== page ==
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I found a phrase, “a hold-your-nose-and-roll-the-camera” in the following statement of NPR’s article (April 2) titled “From pets to plates: Why more people rre eating guinea pigs?” http://www.npr.org/blogs/thesalt/2013/03/12/174105739/from-pets-to-plates-why-more-people-are-eating-guinea-pigs?ft=3&f=111787346&sc=nl&cc=es-20130407

“While guinea pig may be attaining star status as a hold-your-nose-and-roll-the-camera bizarre food, whether an animal so favored as a pet in the United States will become a mainstream piece of protein is, perhaps, doubtful.”

Is the phrase, “hold one’s nose and do sth. (roll the camera XXX)” that seems convenient to apply to any other variations e.g., “Close your eyes and eat the guinea pig” an idiom, or a set pattern of phrase, or just a one-off coinage for this article?

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This (as well as being a nonce-word) is either an adverb applying to bizarre or an adjective applying to food, so you may want to recast the question. – TimLymington Apr 8 '13 at 23:09
up vote 6 down vote accepted

Hold your nose and X is a well-understood English expression, where X is some activity which is at once necessary and repugnant. For example, two of the top three related searches Google suggests for me are

hold your nose and vote for obama

hold your nose and vote for romney

Close your eyes and X and look away and X have similar meanings.

In this case, however, hold-your-nose-and-roll-the-camera bizarre food is a one-off phrase recalling television competitions where contestants must eat some kind of food they consider disgusting. It is hold-your-nose food because it is repulsive but must be consumed to win the competition, and roll-the-camera food because it is only being consumed for the sake of TV audiences.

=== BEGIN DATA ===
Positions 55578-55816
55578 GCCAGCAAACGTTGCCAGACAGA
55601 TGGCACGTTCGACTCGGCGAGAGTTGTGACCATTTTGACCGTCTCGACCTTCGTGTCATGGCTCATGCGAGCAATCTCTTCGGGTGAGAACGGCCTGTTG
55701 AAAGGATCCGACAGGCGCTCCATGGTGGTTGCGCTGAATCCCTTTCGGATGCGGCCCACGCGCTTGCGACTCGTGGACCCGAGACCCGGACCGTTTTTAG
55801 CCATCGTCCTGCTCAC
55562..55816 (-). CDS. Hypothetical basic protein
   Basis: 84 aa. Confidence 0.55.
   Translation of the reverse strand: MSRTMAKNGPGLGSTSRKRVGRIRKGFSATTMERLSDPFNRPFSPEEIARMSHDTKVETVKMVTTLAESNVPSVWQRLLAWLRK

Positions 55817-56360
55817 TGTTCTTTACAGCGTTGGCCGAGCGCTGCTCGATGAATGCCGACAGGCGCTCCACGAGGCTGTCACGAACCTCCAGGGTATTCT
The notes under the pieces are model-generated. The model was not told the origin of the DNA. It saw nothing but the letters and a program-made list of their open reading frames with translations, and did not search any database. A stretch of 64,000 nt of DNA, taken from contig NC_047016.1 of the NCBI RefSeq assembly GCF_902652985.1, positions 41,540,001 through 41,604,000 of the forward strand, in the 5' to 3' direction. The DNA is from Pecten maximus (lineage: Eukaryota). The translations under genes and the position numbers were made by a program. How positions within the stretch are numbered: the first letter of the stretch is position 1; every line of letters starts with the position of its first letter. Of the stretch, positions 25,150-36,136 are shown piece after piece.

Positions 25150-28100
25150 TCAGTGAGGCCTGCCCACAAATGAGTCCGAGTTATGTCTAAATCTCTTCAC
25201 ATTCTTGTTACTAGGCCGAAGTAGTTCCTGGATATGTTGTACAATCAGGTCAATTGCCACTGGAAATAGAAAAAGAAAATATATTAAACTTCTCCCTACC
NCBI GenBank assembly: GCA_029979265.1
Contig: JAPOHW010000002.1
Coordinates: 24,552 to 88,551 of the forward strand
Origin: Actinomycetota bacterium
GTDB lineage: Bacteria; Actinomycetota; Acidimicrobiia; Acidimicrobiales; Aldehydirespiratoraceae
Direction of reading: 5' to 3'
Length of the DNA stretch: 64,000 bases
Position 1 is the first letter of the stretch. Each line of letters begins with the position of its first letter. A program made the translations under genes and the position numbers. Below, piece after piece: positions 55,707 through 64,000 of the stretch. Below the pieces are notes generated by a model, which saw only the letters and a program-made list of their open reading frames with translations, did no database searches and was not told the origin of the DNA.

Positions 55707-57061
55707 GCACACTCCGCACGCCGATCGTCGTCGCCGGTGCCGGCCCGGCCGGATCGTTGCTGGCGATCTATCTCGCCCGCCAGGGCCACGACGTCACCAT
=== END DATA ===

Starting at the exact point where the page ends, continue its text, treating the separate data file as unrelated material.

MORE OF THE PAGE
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argh, beat me to it. +1 for you. :-) – Hellion Apr 8 '13 at 21:59
In the UK Close your eyes and think of England would be the common phraseology – Kyudos Apr 8 '13 at 23:44
@Kyudos. What does 'Close your eyes and think of England' mean? – Yoichi Oishi Apr 9 '13 at 0:24
@Kyudos: It means "When faced with an unpleasant task, think of something pleasant." In this case--assuming you are an Anglophile, think of your beloved England! To change the metaphor from sight to taste, from the film "The Sound of Music" comes the following: "A spoonful of sugar helps the medicine go down, in the most delightful way." Here, England is the pleasing sugar, and taking the medicine is the unpleasant task. Thinking of, or tasting, something pleasant can take one's mind off something unpleasant. Does this make sense? – rhetorician Apr 9 '13 at 0:51
@Kyudos: I'm more familiar with it as "Lie back and think of England", which more strongly implies the "unpleasant task" is that facing a woman obliged to satisfy a man's unwanted sexual demands. – FumbleFingers Apr 9 '13 at 2:53

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